In DNA nucleotide excision repair, lesion recognition, preincision, incision, gap-filling, and ligation are required, and the so-called excinuclease complex comprises 16 or more different proteins. Large distortions caused by bulky DNA adducts (eg, BPDE-dG and 4ABP-dC) are recognized (XPA) and removed by endonucleases (XPF, XPG, FEN). A patch is then constructed (polΔ, polε) and the free ends are ligated.

Base excision repair also removes a DNA segment containing an adduct, however, small adducts (eg, 3-methyladenine) are generally the target so that there is overlap with direct repair. The adduct is removed by a glycosylase (hOgg1, UDG), an apurinic endonuclease (HAP1) degrades a few bases on the damaged strand, and a patch is synthesized (polβ) and ligated (DNA ligases: I, II, IIIα, IIIβ, and IV).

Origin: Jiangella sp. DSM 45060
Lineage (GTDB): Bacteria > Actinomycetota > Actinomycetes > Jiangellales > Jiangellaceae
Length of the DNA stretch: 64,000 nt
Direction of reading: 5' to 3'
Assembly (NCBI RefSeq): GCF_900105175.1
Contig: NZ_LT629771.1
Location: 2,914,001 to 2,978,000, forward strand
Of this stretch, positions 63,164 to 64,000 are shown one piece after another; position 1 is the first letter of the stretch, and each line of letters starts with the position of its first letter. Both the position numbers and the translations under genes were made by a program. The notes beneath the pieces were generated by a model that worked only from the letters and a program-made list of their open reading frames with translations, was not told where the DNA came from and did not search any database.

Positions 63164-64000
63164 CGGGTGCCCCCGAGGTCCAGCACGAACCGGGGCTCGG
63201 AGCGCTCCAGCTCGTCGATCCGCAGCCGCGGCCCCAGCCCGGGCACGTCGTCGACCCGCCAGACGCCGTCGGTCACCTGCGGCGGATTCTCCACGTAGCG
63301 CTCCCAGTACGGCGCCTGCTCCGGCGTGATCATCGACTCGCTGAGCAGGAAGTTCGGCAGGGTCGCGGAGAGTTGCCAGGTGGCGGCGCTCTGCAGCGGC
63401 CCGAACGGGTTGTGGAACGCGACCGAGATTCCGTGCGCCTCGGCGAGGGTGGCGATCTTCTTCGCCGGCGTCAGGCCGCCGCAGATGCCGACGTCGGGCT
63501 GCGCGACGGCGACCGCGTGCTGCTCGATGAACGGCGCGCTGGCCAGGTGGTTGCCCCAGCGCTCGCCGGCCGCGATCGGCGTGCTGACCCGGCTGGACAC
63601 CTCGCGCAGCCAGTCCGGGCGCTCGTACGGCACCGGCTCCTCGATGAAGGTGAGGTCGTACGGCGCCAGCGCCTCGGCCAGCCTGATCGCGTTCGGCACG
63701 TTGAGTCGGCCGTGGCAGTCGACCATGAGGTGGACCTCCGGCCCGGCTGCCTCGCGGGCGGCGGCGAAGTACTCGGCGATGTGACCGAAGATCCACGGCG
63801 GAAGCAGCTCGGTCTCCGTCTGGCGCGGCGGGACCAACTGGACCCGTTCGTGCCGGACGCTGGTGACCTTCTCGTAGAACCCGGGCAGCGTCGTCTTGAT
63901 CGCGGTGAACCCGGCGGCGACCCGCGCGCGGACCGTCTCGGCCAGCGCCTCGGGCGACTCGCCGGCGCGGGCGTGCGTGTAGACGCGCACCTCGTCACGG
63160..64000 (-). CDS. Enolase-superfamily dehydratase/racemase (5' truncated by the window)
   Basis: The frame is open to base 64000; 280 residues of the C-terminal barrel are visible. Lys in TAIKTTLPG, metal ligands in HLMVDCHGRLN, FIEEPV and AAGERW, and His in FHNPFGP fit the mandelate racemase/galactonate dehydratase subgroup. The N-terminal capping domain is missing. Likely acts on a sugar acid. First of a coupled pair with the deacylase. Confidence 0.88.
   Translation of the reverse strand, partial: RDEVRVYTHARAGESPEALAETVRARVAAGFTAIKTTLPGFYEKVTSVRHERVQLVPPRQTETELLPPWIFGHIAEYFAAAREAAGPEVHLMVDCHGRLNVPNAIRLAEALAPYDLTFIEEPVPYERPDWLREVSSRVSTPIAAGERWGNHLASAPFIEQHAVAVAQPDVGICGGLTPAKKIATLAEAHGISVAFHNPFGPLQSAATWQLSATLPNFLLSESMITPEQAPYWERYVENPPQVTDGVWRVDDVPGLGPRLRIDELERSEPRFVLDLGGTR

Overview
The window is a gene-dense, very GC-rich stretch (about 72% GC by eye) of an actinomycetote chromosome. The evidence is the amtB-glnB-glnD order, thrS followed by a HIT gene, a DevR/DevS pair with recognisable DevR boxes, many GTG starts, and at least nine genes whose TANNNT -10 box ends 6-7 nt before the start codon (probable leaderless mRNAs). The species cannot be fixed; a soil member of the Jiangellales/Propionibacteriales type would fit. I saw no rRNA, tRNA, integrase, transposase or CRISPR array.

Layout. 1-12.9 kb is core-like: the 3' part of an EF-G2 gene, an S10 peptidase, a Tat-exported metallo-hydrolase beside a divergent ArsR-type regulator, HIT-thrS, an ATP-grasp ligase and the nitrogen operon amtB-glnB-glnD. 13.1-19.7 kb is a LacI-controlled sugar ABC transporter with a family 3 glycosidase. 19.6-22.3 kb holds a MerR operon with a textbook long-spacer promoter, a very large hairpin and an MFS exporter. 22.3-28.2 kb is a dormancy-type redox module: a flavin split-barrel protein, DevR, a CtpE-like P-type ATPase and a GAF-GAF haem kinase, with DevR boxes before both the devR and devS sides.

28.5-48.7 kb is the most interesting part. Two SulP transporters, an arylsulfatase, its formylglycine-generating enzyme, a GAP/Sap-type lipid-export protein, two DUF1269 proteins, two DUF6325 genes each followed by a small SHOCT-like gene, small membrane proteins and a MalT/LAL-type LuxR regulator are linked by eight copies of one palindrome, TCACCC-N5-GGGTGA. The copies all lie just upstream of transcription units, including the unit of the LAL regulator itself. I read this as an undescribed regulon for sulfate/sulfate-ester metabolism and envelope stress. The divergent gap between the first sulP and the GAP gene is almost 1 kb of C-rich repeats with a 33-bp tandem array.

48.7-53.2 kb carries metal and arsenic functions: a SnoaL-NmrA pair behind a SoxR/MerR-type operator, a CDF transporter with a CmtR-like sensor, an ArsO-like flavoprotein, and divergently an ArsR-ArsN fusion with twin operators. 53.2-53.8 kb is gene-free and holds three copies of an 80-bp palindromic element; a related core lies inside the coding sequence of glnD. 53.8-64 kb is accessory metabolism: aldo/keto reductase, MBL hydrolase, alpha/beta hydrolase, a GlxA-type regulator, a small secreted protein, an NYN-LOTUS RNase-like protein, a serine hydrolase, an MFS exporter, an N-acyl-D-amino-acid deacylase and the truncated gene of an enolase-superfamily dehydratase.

DNA mismatches occasionally occur, because excision repair processes incorporate unmodified or conventional, but noncomplementary, Watson-Crick bases opposite each other in the DNA helix. Transition mispairs (G-T or A-C) are repaired by the mismatch repair process more efficiently than transversion mispairs (G-G, A-A, G-A, C-C, C-T, and T-T). The mechanism for correcting mispairings is similar to that for nucleotide excision repair and resynthesis described earlier, but it generally involves the excision of large pieces of the DNA containing mispairings. Because the mismatch recognition protein is required to bind simultaneously the mismatch and an unmethylated adenine in a GATC recognition sequence, it removes the whole intervening DNA sequence. The parental template strand is then used by the polymerase to fill the gap.